When I started the Certified Financial Planner training program, I believed a reasonably intelligent woman could handle her own finances without hiring help.
By the end of the program, I'd hired a tax pro and an insurance agent. Within a few years, I added an estate planning attorney to the mix. Most recently, I hired a fee-only CFP to help whip our investment portfolio into shape. In short, the more I know, the more I realize I don't know.
Not everyone has the luxury of being able to afford financial advice. But in many cases, hiring help can be a smart investment. Here's a guide to when you should find a pro, and when you can do-it-yourself.
Credit repair: DIY
Credit repair scams are a continual headache for the Federal Trade Commission, which warns people not to pay any firm upfront or engage any company that promises to create a new identity for you (that's fraud, btw). Legitimate credit repair companies exist, but they can't do anything for you that you can't do for yourself.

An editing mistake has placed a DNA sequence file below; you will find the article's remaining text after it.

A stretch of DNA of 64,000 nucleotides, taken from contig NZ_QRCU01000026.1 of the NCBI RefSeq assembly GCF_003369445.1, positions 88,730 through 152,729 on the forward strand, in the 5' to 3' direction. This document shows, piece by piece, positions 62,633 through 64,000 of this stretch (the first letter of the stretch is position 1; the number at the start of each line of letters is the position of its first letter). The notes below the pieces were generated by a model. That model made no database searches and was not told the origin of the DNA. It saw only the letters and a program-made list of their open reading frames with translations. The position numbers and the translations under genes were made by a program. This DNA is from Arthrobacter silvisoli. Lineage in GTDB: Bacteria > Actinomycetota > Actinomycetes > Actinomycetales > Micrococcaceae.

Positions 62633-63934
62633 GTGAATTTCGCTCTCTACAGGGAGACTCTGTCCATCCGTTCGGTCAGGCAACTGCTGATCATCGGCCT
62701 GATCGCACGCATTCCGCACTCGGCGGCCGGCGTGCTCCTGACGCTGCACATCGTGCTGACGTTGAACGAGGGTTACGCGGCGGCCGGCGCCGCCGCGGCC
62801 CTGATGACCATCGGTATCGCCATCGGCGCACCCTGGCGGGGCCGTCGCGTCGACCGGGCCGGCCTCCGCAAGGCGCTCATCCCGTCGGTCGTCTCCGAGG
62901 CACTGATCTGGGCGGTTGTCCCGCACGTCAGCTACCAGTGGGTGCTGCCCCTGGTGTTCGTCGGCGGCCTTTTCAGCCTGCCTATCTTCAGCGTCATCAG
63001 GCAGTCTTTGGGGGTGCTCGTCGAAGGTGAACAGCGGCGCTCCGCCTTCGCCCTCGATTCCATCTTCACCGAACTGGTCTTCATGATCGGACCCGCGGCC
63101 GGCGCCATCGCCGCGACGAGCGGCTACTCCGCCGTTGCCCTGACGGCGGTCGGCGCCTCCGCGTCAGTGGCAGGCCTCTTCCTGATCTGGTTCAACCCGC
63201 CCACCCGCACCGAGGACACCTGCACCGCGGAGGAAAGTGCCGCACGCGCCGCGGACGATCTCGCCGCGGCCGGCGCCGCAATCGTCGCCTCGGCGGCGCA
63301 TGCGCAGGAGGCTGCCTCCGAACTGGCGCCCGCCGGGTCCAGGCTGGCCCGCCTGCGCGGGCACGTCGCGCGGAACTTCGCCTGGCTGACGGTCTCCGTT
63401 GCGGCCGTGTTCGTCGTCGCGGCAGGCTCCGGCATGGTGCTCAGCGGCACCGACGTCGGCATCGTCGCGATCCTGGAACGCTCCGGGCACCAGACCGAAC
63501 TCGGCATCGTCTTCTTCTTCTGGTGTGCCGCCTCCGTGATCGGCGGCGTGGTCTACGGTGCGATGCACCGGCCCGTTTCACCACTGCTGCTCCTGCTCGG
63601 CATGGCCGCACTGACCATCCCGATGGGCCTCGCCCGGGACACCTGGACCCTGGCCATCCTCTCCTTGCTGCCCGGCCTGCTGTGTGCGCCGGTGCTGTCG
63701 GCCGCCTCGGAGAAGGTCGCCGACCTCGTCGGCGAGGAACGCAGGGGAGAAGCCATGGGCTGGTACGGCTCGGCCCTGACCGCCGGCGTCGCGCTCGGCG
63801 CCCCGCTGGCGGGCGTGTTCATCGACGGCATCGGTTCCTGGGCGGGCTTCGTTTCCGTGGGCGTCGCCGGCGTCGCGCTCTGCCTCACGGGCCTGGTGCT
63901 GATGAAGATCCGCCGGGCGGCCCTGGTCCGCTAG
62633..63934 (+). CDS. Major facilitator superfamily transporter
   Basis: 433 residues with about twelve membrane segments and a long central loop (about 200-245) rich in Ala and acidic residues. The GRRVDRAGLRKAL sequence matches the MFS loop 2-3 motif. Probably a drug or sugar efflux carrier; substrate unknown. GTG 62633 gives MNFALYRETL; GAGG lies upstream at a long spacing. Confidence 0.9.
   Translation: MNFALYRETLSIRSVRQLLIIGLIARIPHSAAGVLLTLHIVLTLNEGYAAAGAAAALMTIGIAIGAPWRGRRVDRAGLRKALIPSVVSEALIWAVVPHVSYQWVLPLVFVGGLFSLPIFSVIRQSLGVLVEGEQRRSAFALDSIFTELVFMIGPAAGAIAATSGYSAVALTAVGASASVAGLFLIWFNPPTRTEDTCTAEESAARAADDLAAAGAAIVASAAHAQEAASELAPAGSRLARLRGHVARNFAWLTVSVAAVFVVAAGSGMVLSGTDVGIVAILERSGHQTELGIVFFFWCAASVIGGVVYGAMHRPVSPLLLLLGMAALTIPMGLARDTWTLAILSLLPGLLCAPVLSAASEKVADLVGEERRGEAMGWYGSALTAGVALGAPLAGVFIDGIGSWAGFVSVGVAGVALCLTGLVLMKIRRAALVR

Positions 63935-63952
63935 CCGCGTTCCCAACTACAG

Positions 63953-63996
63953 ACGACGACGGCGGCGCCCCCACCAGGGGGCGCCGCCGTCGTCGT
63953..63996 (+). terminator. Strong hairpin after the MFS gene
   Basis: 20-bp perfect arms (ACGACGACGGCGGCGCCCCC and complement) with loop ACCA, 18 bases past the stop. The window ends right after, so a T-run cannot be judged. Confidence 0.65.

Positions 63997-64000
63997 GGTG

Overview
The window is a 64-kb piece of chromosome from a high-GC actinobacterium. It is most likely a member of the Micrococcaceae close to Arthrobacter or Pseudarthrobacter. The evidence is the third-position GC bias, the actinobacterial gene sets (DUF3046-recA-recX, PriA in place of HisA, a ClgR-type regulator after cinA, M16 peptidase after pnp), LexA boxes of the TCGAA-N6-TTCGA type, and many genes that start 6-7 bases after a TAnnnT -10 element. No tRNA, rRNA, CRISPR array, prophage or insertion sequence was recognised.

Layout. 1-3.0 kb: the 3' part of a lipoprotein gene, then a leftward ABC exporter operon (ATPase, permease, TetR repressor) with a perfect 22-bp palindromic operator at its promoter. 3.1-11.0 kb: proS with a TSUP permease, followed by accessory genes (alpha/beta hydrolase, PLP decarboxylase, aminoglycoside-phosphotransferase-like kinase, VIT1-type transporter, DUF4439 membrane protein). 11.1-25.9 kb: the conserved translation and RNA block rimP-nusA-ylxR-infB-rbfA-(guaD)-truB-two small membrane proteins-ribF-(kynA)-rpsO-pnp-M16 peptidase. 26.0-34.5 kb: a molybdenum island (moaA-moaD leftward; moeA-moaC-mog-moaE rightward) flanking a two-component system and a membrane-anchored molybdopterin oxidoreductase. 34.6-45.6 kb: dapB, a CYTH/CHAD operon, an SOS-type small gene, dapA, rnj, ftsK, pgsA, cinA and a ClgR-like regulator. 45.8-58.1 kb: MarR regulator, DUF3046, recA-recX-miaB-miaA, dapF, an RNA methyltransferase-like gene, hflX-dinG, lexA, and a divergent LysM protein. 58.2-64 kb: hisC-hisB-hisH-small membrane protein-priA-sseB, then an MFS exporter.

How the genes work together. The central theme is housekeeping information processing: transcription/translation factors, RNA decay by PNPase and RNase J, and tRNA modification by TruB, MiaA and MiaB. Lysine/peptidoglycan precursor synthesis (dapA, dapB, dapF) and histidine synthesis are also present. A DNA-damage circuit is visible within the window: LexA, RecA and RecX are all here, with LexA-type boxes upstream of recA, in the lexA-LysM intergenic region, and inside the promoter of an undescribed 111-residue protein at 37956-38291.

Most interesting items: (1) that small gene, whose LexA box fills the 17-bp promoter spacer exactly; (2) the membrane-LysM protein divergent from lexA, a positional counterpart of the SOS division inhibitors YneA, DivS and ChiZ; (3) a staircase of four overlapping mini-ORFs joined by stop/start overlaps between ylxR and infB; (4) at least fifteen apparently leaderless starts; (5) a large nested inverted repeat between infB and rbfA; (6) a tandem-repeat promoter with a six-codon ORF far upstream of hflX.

The FTC has good information on its site about how to do your own credit repair. If you're having problems managing your money or dealing with debt, consider contacting a reputable credit counselor. You can visit the National Foundation for Credit Counseling or check out the U.S. Department of Justice's list of approved counselors.